2016 Verizon Data Breach Investigations Report (DBIR)

“We’re not mad, just disappointed.” This summarizes a lot of the conclusions made in the 2016 Verizon Data Breach Investigations Report (DBIR).

2016 Verizon Data Breach InvestigationsThis comprehensive report covers 100,000+ incidents, including 2,260 analyzed breaches across 82 countries (if you don’t have time to read the full report, you can check out the executive summary). Most of these breaches can be attributed to human error, and mostly not the active kind of human error, such as misconfiguration or inappropriate behavior. Rather, these errors are mostly due to failing to notice or inaction when it comes to the most basic security efforts such as patching, encryption and multi-factor authentication.


“In 93% of cases, it took attackers minutes or less to compromise systems. Organizations, meanwhile, took weeks or more to discover that a breach had even occurred — and it was typically customers or law enforcement that sounded the alarm, not their own security measures.”

Yes, the report paints a grim picture as to our current collective state of cybersecurity readiness. However, after digging into this year’s report, the news was not too fatalistic. In fact, there are some clear and significant steps that can be taken immediately and that are very much within the capacity the typical organization. Here are some of the highlights from the report:


“The use of stolen, weak or default credentials in breaches is not new, is not bleeding edge, is not glamorous, but boy howdy it works.”


63% of confirmed data breaches involved weak, default or stolen passwords.

Unfortunately, according to this year’s report, the password situation has not improved much. “All those efforts to get users to use special characters, upper/lower case numbers and minimum lengths are nullified by this ubiquitous malware functionality.” And to make matters worse, “[Organizations] are leaving well-known vulnerabilities open and letting employees use easy-to-guess passwords—and often even the default [passwords] that devices come with.”

In other words, passwords are not very secure to start with; and, even when they are well implemented in terms of strength and uniqueness, they represent only a minor inconvenience to the determined attacker.

Multi-factor Authentication

“Don’t get us wrong—passwords are great, kind of like salt. Wonderful as an addition to something else, but you wouldn’t consume it on its own.”


Use two-factor authentication: This can limit the damage that can be done with lost or stolen credentials.

The report is quick to recommend protecting “the rest of your network from compromised desktops and laptops by … implementing strong MFA multi factor authenticationauthentication between the user networks and anything of importance. Static passwords are adorable, but sophisticated attackers don’t just bypass them, they utilize them to advance their attack.” And, while they are quick to admit that “we know that implementation of multi-factor authentication is not easy,” they nevertheless point out that there is really no other choice:

“We also know that implementation of stronger authentication mechanisms is a bar raise, not a panacea. Even with all of that, 63% of confirmed data breaches involved leveraging weak/default/stolen passwords. This statistic drives our recommendation that this is a bar worth raising.”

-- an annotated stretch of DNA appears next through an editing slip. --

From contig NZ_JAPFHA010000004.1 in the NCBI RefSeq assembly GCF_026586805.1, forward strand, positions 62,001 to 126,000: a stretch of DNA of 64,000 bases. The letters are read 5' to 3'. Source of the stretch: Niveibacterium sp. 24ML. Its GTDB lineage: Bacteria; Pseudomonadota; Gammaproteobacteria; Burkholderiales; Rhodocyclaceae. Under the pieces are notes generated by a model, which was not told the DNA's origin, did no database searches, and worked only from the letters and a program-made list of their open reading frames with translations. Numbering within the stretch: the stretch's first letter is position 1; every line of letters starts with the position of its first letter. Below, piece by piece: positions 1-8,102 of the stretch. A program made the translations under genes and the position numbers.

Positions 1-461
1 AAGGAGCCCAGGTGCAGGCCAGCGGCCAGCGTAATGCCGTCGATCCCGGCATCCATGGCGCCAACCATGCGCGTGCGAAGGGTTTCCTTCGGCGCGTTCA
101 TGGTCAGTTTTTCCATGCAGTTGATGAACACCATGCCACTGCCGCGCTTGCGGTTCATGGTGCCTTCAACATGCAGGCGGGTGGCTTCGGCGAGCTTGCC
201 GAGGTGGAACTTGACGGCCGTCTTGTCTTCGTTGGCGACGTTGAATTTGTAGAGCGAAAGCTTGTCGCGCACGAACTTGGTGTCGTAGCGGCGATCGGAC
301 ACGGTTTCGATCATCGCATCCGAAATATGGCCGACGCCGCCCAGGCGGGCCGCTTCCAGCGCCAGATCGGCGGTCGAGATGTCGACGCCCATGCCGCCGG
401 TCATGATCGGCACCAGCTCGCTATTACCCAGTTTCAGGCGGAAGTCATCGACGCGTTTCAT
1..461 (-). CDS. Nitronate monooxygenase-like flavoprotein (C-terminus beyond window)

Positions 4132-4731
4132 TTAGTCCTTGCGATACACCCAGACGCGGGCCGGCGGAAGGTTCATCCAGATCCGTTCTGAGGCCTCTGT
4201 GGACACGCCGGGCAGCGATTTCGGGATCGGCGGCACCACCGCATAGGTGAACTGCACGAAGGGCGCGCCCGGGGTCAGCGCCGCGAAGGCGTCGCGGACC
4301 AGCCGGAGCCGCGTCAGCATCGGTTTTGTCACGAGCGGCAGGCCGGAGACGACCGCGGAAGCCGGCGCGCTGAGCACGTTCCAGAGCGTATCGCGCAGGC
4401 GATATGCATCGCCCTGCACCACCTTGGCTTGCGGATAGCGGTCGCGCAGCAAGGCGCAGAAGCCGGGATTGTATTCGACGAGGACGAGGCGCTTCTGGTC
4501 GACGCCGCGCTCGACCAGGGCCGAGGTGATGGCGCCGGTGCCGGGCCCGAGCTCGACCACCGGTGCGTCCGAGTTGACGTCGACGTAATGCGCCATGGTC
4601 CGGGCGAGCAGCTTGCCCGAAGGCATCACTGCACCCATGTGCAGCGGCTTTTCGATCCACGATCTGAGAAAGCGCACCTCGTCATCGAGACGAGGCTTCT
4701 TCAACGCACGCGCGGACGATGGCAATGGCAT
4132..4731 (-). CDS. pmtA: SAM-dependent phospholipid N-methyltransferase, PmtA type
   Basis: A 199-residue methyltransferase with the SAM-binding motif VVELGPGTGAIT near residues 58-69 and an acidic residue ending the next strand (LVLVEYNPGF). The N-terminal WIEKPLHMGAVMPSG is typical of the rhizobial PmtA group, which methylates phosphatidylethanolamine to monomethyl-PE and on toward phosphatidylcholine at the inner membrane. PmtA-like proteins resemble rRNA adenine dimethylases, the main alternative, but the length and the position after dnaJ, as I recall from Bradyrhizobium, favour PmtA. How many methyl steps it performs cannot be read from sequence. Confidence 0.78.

Multi-factor authentication is currently the best way to mitigate stolen or compromised credentials. But it doesn’t have to be a nightmare, nor does it have to be a burden on users. That is one of the reasons that Centrify launched the MFA Everywhere initiative. Centrify delivers one of the industry’s easiest-to-use context-based MFA solutions that supports all types of enterprise users — including employees, contractors, outsourced IT, partners and customers — across a broad range of enterprise resources — including cloud and on-premises apps, VPNs, network devices, and cloud and on-premises servers.


“The disgruntled insider—we all have an idea in our minds of what this person looks like…is inside our carefully constructed defenses and they are wreaking havoc with our data.”


70% of breaches involving insider misuse took months or years to discover.

The report shows that misused privileged access is at the center of a significant portion of breaches — and not just from malicious insiders. We know from a recent Centrify survey that 52% share their access credentials at least somewhat often with contractors and vendors. The 2016 DBIR makes these clear recommendations for managing privileged access:

  • Ensure that access is limited to those who really need it and “make sure that you are aware of exactly where your data is and be careful who you give privileges to and to what degree.”
  • Track system usage — particularly access to data that can be used for financial gain. In other words, “monitor the heck out of their authorized daily activity”
  • Revoke access immediately when employees leave.

This year’s DBIR is the ninth annual report. While the data collected is fresh, many of the conclusions remain the same. Both vigilance and diligence for the essentials including user training and basic common sense application of patching, encryption and multi-factor authentication. Certainly security leaders should read and digest this valuable insight and should encourage their IT leadership to do the same.

To learn more about defending your security perimeter against the #1 point of attack of data breaches (according to Mandiant) check out Securing Enterprise Identities for Dummies.